The Court of Chancery’s overall caseload declined for the third straight year in 2018, as the court underwent a historic expansion that added two new judges to the bench, according to a report published Wednesday by the Delaware Judiciary.
The annual report, prepared by the Administrative Office of the Courts, showed that filings in the nation’s pre-eminent business court dipped nearly 4.5 percent to 959 last year, compared to 1,004 in 2017. Dispositions fell 19.6 percent to 973 in 2018, from 1,211 the year before.
The decline came as the Chancery Court bolstered its ranks from five to seven judges in the first expansion since 1989.
The move came on the heels of a 2017 study of the Chancery Court’s workload trends, which found that the number of Delaware-registered business entities had grown 500 percent to more than 1.2 million over the past 25 years. According to that study, the Chancery Court’s case mix reflected a significant uptick in complex commercial litigation, on top of its traditional docket of corporate governance cases. Corporate and commercial cases, which are individually assigned to judges, consume the vast majority of the time and attention of the court’s judicial officers, officials said.
According to the 2018 report, Chancery Court filings and dispositions last year were at their lowest levels since 2010, when filings started to rise after the 2008 financial crisis.
Meanwhile, the state Supreme Court, which also has massive influence in developing corporate law, received 646 new appeals in 2018, up from the 533 filings it saw in 2017. Total dispositions, however, fell from 604 in 2017 to 583 last year, a slight decrease of 3.4 percent. Of those cases, 55 were appeals from Chancery Court rulings.
According to the report, the high court met its benchmark for deciding 99 percent of all cases within 290 days of the filing of a notice of appeal, and disposed of all its cases within a one-year timeframe. Appeals were decided on average of 30 days from the date of submission to the date of final decision.
The 2018 calendar year marked the end of a dramatic reshuffling of the Chancery and Supreme courts, as Gov. John Carney nominated Morgan T. Zurn and Kathaleen S. McCormick to fill the two newly created seats on the Chancery Court’s bench. Zurn and McCormick’s confirmation last year doubled, from two to four, the number of women to serve on the court during its 226-year history.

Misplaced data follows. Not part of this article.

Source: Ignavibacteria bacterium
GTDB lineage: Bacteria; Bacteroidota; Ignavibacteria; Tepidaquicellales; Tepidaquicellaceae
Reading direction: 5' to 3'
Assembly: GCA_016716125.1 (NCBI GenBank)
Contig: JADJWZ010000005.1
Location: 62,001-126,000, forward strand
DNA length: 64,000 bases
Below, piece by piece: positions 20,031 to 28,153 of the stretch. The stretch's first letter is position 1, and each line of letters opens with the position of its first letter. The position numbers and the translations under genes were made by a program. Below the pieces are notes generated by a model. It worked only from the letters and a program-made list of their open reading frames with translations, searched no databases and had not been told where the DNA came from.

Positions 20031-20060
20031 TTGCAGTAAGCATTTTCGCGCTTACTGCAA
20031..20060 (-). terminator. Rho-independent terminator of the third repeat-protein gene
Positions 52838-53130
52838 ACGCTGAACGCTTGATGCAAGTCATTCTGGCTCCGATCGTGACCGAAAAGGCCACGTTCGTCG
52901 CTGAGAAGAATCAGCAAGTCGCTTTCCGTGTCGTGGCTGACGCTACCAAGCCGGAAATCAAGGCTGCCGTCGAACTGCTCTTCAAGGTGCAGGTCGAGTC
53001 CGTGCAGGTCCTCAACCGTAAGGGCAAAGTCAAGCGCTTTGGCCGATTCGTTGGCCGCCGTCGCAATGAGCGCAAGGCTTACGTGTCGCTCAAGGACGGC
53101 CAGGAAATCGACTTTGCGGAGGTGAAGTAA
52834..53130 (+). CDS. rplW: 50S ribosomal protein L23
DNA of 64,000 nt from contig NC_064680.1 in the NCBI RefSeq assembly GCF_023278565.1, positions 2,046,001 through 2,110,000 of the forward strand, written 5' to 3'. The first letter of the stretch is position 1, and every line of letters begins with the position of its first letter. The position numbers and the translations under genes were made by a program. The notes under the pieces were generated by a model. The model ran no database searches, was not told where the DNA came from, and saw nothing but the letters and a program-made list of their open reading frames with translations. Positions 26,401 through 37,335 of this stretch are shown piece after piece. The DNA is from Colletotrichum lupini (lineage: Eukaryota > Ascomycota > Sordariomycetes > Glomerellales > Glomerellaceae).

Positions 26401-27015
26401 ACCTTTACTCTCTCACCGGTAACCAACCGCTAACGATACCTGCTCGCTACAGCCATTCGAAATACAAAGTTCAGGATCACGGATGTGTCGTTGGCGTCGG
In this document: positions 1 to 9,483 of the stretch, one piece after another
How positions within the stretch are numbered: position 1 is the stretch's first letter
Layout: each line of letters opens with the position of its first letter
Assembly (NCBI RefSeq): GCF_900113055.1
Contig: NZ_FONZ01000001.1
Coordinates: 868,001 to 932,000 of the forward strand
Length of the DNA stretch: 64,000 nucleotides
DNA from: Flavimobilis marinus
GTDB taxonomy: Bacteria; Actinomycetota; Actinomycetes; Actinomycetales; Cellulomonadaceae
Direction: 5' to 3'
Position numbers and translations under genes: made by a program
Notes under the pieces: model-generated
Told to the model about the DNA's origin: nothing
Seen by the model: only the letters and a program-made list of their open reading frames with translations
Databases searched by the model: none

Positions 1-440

In the report, Supreme Court Chief Justice Leo E. Strine Jr. touted efforts last year to improve the work-life balance of Delaware attorneys by encouraging courts to re-evaluate best practices and policies related to court processes, filing deadlines and scheduling.
But the report also highlighted the Judiciary’s top priorities for the coming year, including an ambitious “community court” initiative, which aims to provide a framework for the state’s problem-solving courts and make the justice system more accessible to Delaware residents.
In Wilmington, the Judiciary plans to open a community resource center this year in the Leonard L. Williams Justice Center’s law library, and the AOC has already begun work on transforming courthouse law libraries into self-help centers for litigants.
The community court, the report said, would offer evening hours once a week to address local concerns and provide sessions preparing defendants for job-readiness training. According to the report, officials are hoping to learn from the programs and eventually extend the concept to downstate courthouses in Kent and Sussex counties.
“In 2019, the Delaware courts will work to transform the largest courthouse in our state into a genuine ‘Community Court,’ one where there is only a right door, and never a wrong door, for criminal defendants and civil litigants in need of help to become more productive and law-abiding citizens,” it said.
The report’s release coincided with Strine’s annual budget address in Wilmington, where he was expected Wednesday to detail for lawmakers the Judiciary’s funding request for the upcoming fiscal year.